I’ve recently become convinced that Disney’s reliance on strong copyright is going to be it’s downfall.

Until recently, things worked pretty simply. You would create content, and then exchange it for money. We can get more specific and discuss distribution, advertising, investment, but mostly, it came down to that singular exchange: a piece of culture would be created, and then sold, to individuals and groups, again and again. As a bonus, you could also create additional related products, to be exchanged for money. If we’re talking about music, it would be posters, concerts, tshirts, limited edition packaging, stickers, etc. If we’re talking about movies, it would be toys, clothing, games, special edition books and dvds, etc.

Many of these things were just clever or attractive repackaging of the content itself. But that packaging was still important.

Things have changed, because the concept of distribution has changed. Access is simple, no one is comfortable with operating on your schedule, and, crucially, piracy has made content free. Not packaging, not experience, not perfectly, but free. It’s easier to download an album than listen to the band on the radio, and it’s easier to download an album than buy it online, if you use certain legal download services (looking at you, PureTracks).

The new map of this experience? Content is released, in hopes to build interest. You can charge for it, sure, but this isn’t where the real money comes from. When interests develops, if you are lucky it can bring loyalty, or a sense of debt. That interest means that people will buy your products, whether they are packaged content, or merchandise, or an experience.

The reality of creativity as business is that ROI has moved further downstream. It’s not money for album, or money for movie anymore. It’s non-rival (digital) content for consideration, and then an exchange of money for a rival good, something tactile, something to be displayed and appreciated.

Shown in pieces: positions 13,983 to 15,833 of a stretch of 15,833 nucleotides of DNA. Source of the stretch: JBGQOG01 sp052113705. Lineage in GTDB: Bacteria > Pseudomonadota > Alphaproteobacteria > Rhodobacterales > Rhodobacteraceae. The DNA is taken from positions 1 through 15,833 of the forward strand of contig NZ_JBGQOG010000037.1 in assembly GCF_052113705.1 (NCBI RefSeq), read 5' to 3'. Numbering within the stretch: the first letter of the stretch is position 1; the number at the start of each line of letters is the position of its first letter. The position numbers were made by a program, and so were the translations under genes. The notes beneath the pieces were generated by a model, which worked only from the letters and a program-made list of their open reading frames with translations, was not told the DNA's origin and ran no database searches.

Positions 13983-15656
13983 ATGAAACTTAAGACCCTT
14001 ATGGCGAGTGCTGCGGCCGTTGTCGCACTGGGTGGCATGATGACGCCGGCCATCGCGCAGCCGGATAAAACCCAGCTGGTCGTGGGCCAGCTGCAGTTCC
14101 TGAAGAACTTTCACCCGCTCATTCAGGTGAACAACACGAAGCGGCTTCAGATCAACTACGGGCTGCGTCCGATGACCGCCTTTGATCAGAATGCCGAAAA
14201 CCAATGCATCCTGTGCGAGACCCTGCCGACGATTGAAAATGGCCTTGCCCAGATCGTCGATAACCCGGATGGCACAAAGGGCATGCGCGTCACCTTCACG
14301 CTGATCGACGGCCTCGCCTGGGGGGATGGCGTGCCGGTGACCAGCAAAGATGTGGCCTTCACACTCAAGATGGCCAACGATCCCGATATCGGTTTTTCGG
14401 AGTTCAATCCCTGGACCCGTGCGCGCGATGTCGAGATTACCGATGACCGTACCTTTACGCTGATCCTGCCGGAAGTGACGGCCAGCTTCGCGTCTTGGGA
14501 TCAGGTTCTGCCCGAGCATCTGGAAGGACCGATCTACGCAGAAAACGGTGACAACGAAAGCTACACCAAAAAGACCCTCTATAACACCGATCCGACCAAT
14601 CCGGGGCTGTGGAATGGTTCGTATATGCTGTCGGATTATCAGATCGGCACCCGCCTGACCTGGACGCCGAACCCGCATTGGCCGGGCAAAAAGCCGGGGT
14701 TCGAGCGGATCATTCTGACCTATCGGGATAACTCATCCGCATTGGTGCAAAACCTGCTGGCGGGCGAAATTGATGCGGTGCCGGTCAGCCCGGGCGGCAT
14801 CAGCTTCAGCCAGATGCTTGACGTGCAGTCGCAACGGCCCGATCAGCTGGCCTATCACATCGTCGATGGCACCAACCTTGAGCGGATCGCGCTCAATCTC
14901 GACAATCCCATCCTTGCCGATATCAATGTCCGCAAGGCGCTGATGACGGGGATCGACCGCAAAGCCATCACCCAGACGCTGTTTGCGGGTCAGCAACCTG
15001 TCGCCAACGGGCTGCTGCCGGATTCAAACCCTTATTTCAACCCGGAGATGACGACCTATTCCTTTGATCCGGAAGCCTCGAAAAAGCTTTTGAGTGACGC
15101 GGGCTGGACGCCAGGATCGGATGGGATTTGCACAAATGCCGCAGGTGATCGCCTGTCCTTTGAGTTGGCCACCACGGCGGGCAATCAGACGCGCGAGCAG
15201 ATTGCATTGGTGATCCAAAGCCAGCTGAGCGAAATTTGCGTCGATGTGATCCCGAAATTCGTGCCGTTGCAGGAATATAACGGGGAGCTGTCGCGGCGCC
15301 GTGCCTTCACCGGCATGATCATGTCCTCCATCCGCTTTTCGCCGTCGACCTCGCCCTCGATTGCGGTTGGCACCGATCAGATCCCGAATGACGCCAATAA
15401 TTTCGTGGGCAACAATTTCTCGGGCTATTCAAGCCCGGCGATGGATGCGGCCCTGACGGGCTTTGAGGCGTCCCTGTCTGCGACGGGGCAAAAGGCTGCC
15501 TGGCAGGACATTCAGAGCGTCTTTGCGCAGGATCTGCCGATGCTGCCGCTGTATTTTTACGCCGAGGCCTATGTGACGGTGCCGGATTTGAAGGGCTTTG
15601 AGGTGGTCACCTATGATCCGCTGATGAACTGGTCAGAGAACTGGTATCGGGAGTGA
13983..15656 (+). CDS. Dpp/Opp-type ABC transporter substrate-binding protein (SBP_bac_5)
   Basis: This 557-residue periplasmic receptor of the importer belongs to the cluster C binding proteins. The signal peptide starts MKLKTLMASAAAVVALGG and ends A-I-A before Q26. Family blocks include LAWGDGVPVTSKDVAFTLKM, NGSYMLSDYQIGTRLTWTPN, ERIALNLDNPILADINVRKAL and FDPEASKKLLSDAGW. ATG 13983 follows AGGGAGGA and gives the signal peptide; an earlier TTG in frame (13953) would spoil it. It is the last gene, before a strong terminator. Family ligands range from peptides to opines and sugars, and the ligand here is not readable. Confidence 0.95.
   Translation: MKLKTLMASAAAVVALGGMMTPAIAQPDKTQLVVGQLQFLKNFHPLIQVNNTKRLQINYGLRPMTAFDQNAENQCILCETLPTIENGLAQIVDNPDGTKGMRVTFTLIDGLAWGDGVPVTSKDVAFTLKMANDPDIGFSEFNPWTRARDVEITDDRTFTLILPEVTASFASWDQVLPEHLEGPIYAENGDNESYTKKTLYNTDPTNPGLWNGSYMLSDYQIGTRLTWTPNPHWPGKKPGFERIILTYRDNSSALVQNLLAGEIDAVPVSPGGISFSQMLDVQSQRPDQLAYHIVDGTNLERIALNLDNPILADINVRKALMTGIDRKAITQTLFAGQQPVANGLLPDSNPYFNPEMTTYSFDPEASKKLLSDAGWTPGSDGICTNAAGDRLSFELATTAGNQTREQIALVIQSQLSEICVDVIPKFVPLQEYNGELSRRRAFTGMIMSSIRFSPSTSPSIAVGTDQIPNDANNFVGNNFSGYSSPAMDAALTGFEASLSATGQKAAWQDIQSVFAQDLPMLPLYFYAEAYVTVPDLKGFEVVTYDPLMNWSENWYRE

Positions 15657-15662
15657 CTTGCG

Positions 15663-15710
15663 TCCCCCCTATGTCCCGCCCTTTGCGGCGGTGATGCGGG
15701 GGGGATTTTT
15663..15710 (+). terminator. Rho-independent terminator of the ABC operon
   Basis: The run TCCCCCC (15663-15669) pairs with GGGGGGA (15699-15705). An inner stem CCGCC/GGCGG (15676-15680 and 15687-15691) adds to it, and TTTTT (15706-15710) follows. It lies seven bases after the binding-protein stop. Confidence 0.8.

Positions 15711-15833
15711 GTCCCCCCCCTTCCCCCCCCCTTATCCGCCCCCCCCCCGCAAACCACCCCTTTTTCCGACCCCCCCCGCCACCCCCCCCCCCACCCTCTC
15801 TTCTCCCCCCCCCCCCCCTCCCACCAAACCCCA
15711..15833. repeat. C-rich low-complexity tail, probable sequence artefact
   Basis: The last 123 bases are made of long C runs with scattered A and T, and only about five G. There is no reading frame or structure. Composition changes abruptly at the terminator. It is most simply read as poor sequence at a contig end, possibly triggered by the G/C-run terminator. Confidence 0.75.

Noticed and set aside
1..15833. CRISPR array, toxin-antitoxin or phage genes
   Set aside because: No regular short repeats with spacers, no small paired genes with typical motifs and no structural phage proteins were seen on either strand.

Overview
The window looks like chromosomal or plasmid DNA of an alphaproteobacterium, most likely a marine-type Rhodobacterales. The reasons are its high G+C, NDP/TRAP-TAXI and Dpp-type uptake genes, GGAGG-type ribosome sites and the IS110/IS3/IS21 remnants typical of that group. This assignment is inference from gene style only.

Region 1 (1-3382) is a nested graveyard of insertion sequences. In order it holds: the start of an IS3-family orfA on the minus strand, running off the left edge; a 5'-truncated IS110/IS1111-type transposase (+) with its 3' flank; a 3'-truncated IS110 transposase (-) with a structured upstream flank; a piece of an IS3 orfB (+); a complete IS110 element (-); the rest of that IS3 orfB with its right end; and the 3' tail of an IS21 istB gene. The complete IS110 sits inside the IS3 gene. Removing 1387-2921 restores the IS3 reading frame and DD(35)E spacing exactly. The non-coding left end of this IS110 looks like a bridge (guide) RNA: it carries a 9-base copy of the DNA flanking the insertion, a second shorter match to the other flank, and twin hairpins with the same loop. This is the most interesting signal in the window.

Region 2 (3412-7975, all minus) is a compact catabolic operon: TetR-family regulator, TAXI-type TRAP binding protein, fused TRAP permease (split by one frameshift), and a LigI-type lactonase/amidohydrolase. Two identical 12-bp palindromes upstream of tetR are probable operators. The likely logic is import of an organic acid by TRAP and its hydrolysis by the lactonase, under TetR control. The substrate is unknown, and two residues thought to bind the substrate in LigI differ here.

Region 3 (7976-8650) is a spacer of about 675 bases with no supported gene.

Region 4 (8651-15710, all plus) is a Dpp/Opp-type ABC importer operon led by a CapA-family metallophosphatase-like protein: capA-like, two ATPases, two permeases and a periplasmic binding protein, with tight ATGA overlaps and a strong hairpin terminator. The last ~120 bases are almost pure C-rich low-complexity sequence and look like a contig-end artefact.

Strong copyright is now a tool for alienating your audience, and complicating the task of building that key interest. Your core creative products are best considered advertising for the things that really make money. The physical products that can’t be duplicated perfectly, that can’t be supplanted by ‘good enough’ copies.

This isn’t to disparage the importance of the creative arts that companies like Disney create. It makes them more important. Movies, television and music will have to be so good that they inspire consumers to associate themselves with the content in real life. My nephew went to sleep last night in Lightning McQueen pyjamas, and woke up to put on a Lightning McQueen tshirt. This wouldn’t have happened if Cars wasn’t so impressive for him that the only toys he wants are inspired by the movie. The film itself may have earned, total $100 from my family, even counting DVD sales and individual movie tickets. The merchandise has earned thousands, without exaggeration.

Disney has the reach, the intellectual properties, and the tools necessary to restructure a business that is based on the new content/profit map. They can clearly influence culture – look at how successful the company has been when people had to pay for the content. Make it free now, and profit. Copyright used to work. Now it’s only standing between you, and the collective wallet of your audience.


wikipedia is your new agenda.

If you, your business, or a client is plagued by inaccuracies on wikipedia, the issue isn’t that wikipedia is petty, or inaccurate, or uncontrolled. The issue is that your image is a wreck, because wikipedia is, without fail, a better representation of the public understanding of you, your company, or client, than your own self-image is.

Wikipedia is the first place people will go, after your own website, to decide whether or not they trust you, and what they should trust you about. If an entry is biased, inaccurate, or adversarial, you need to act in response. And you have two things to act on.

1) A Hit List – Every major point on a wikipedia entry that makes you cringe is a point where you need to revisit your messaging and branding, and see how you can address those issues. Again, inaccuracy is less important than influence, and wikipedia is more influential than you. So look at what you can do, or say, differently, to make it clear that you are not being represented fairly. Every issue in the entry is a new point on the agenda for your next conversation.

2) The Truth – If you’re this angry about your image being misrepresented, I’m assuming it’s not an accurate representation. If the truth is on your side, prove it as best you can. Outside information, linking to evidence, transparency. Do it calmly, do it clearly, but make damn sure you aren’t hiding anything that will make you look worse. Don't accuse the community, or wikipedia, of being out to get you - there is almost no chance you are important enough to warrant that type of conspiracy.

You can’t control how you are interpreted or represented. But you can learn from it, and act with it in mind.